Pretty Bitches by Lizzie Skurnick (Provided by publicist)

In "Pretty Bitches," women confront the words used to put them in their place

"When pretty is 87% of your identity, it cannibalizes your freedom," essay editor Lizzie Skurnick tells Salon


Amanda Marcotte
March 17, 2020 9:30PM (UTC)

The past couple of decades have firmly laid waste to the idea that only sticks and stones can cause harm. Even as conservatives rail against the supposed evils of "political correctness," they only underline the idea that words have power, or else they would be less inclined to fight to hang onto the power that the use of slurs cause. 

In the new essay collection organized by Lizzie Skurnick, "Pretty Bitches: On Being Called Crazy, Angry, Bossy, Frumpy, Feisty, and All the Other Words That Are Used to Undermine Women," various writers look at these words and the impact they have on women. Skurnick spoke with Salon about the book and what it means to be a pretty bitch.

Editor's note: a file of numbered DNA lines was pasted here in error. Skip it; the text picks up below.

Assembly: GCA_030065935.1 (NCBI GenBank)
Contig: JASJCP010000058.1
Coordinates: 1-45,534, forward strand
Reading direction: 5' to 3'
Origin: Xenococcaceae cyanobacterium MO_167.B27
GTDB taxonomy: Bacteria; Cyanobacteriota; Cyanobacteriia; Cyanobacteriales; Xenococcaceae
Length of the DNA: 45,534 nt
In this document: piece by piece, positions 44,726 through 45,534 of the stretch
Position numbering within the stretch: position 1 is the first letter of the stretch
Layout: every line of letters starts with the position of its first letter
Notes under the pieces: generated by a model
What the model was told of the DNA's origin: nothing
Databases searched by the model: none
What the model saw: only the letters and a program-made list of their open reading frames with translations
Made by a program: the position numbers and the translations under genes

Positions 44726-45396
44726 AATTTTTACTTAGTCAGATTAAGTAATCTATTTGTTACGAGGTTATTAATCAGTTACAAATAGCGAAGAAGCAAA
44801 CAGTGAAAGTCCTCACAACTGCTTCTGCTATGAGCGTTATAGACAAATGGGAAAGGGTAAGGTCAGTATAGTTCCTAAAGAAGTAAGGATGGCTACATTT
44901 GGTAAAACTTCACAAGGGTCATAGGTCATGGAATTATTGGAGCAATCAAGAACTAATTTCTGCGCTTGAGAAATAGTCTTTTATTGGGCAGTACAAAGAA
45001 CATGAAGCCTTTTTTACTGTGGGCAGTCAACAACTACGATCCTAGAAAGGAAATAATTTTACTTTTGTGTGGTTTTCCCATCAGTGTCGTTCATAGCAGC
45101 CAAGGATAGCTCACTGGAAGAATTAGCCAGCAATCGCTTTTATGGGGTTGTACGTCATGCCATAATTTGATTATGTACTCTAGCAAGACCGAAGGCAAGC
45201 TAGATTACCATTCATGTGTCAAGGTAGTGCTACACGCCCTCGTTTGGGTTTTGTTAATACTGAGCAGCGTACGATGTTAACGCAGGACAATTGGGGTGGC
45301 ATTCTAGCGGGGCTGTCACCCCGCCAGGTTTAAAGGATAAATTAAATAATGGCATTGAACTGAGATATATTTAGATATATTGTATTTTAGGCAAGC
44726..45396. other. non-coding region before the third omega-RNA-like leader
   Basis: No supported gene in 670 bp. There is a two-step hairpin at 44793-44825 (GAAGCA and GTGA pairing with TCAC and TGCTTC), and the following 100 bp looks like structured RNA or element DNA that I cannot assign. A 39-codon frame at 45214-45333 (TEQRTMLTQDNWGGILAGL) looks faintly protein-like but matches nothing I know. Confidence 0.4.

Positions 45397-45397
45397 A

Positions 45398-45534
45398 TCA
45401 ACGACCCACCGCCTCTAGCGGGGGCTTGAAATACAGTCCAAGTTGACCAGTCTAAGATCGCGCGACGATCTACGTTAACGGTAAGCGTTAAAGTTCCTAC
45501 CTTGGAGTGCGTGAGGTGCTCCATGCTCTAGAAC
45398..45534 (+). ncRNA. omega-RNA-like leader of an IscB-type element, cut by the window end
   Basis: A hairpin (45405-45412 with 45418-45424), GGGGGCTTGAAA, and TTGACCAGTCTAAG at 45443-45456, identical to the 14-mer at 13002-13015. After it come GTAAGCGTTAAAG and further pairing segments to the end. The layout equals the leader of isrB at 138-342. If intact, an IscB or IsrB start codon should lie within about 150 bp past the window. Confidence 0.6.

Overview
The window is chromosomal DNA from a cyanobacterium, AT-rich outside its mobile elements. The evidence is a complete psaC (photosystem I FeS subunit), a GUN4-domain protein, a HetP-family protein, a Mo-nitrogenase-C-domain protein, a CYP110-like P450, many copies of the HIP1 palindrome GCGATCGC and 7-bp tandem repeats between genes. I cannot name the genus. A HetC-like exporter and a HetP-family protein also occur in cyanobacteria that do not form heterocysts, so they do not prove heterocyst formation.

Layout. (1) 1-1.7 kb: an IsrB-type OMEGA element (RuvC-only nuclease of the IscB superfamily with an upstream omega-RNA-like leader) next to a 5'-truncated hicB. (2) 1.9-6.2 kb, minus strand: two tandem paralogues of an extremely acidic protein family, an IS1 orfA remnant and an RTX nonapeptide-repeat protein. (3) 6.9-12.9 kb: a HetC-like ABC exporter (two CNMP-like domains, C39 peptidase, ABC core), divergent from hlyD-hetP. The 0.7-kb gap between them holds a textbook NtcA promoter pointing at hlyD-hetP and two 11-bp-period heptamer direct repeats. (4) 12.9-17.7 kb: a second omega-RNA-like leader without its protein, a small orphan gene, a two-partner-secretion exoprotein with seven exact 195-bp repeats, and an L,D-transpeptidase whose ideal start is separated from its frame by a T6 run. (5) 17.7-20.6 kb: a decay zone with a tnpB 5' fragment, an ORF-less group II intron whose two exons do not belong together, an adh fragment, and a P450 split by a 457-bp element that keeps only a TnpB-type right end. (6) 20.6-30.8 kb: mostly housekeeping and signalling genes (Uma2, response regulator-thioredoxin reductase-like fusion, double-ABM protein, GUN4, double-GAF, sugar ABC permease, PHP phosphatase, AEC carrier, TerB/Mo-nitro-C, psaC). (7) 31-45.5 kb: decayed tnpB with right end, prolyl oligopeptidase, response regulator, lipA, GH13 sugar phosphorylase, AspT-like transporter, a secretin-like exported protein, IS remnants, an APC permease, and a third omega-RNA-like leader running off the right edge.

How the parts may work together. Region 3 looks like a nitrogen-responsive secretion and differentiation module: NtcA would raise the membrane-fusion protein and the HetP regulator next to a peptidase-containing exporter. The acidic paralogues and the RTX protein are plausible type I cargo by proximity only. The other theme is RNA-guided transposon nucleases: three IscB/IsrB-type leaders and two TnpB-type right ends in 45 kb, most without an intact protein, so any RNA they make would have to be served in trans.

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This interview has been edited for clarity and length.  

I want to start with the title, "Pretty Bitches." It's a book about words used to undermine women. Most people, I hope, see the word "bitch" as a word that is used to undermine women. But I'm guessing you have men getting mad and saying that the word "pretty" should be treated as a compliment. So why "pretty"? Why is that a word that undermines women?

Well, probably for the same reason that people sort of choose the gender binary. It's the first way we describe women: Pretty, not pretty. It's not that pretty is an insult, but that when pretty is 87% of your identity, it cannibalizes your freedom.